Akamai’s latest State of the Internet report shows 6.7 percent of New Zealand internet connections were above 10 Mbps in the third quarter of 2013. Fast broadband accounts are rising fast.
Although that’s a rise of 133 percent on the previous year, our speeds are still behind the rest of the world. According to Akamai we rank 38, that’s one place behind Australia and a long way behind South Korea where 71 percent of connections are about 10 Mbps.
You could interpret those numbers as showing the investment and disruption of the government’s Ultrafast Broadband project means we are keeping pace with the rest of the world, not pulling up the table.
When it comes to broadband speeds of greater than 4 Mbps, New Zealand ranks at 41 in the world with 55 percent of connections operating at that level. In this table, we are three places ahead of Australia at 44.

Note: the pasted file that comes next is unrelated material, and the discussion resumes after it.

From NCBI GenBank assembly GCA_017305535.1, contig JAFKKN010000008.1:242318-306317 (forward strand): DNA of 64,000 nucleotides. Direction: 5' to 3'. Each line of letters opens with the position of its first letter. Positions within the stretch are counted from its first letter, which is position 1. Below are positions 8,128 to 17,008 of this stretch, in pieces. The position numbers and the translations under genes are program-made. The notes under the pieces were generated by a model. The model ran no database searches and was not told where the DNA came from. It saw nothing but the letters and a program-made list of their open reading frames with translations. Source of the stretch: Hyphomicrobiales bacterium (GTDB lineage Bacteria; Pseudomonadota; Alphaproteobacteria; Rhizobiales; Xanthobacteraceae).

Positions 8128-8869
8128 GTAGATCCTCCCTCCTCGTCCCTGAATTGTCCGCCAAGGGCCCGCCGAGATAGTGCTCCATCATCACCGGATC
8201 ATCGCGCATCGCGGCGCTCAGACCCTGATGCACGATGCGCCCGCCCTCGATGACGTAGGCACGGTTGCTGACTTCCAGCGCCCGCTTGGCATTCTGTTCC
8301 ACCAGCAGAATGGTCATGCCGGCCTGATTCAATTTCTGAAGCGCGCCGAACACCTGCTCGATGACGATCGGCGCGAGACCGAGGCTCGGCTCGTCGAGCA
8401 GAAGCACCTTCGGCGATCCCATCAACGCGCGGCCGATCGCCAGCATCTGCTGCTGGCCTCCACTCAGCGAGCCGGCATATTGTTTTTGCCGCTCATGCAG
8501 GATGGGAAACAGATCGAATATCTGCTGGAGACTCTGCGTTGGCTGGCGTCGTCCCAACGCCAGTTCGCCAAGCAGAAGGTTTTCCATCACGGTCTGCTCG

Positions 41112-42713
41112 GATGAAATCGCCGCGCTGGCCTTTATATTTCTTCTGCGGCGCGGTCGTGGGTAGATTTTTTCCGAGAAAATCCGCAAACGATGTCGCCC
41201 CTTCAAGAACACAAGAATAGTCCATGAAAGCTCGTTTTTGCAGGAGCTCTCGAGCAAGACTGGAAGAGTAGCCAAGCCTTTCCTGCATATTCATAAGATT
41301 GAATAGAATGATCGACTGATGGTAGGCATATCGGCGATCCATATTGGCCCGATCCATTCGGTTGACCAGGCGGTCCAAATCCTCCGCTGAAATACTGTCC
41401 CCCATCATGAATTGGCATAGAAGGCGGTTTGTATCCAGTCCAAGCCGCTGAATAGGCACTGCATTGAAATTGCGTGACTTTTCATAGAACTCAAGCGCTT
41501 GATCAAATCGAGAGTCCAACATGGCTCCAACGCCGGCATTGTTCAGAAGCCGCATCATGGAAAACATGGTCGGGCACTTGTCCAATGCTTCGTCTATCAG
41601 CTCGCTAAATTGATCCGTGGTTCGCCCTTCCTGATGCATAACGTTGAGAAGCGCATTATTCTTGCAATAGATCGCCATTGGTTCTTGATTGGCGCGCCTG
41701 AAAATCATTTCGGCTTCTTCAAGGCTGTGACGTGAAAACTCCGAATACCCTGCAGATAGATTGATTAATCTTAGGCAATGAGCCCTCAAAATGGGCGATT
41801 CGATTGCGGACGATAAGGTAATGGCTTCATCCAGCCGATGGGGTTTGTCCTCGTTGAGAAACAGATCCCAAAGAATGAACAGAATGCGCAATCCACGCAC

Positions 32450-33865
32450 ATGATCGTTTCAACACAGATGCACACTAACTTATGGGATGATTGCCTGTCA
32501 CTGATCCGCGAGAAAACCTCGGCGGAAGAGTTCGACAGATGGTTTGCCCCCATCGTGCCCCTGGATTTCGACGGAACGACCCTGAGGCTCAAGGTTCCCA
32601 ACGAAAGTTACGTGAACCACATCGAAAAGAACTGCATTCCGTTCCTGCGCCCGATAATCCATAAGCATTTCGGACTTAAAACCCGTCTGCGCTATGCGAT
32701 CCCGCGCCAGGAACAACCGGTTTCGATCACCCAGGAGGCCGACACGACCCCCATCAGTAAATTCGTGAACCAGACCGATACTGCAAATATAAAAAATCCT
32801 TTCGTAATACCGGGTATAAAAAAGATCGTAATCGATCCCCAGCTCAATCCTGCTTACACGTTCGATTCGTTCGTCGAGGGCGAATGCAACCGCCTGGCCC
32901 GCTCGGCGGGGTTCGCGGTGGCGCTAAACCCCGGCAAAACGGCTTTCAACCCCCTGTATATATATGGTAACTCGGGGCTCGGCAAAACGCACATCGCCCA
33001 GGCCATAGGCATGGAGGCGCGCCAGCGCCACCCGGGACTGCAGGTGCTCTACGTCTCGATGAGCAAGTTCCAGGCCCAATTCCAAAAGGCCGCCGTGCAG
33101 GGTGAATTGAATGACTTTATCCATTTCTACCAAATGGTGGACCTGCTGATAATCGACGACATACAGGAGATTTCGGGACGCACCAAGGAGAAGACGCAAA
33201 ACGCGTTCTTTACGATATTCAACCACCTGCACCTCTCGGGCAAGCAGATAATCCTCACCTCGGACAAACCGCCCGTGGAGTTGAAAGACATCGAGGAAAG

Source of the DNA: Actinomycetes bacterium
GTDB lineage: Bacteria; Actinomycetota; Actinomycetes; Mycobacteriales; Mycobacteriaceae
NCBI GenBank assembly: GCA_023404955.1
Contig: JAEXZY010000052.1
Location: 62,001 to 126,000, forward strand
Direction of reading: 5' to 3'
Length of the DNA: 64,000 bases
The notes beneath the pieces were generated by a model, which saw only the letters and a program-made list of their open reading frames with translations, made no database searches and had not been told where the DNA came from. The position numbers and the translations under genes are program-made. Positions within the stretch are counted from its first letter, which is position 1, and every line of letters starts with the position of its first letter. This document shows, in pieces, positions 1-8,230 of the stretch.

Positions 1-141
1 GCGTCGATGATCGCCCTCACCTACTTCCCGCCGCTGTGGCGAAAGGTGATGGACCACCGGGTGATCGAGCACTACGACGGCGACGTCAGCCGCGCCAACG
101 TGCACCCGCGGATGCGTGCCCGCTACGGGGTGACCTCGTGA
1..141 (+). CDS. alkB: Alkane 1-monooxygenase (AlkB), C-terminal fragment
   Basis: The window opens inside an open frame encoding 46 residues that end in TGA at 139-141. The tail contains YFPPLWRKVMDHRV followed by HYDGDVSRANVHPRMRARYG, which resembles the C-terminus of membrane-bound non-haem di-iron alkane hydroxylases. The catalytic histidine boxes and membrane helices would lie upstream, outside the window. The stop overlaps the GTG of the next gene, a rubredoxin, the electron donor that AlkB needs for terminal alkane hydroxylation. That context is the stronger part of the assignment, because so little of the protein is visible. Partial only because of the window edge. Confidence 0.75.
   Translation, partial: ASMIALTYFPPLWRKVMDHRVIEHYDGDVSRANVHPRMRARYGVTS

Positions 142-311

Average connection speeds in New Zealand were 5.3Mbps, that’s behind the 5.8Mbps in Australia, but comfortably above the global average of 3.8Mbps. Average peak connection speeds were 21Mbps, well behind Australia which gets an average peak of 32.5Mbps.
Poor NZ mobile broadband
New Zealand’s average mobile connection speed at the end of 2013 was just 2.5 Mbps, less than half the 5.4 Mbps average in Australia. That puts our mobile broadband well behind most of Europe and North America. New Zealand’s peak mobile broadband speed of 11.9 Mbps was less than ten percent of the 135.6 Mbps peak in Australia.
Akamai reports for traffic from mobile devices on all networks, Apple’s Mobile Safari was responsible for just over 47 percent of requests, while Android Webkit drove only 32 percent of requests.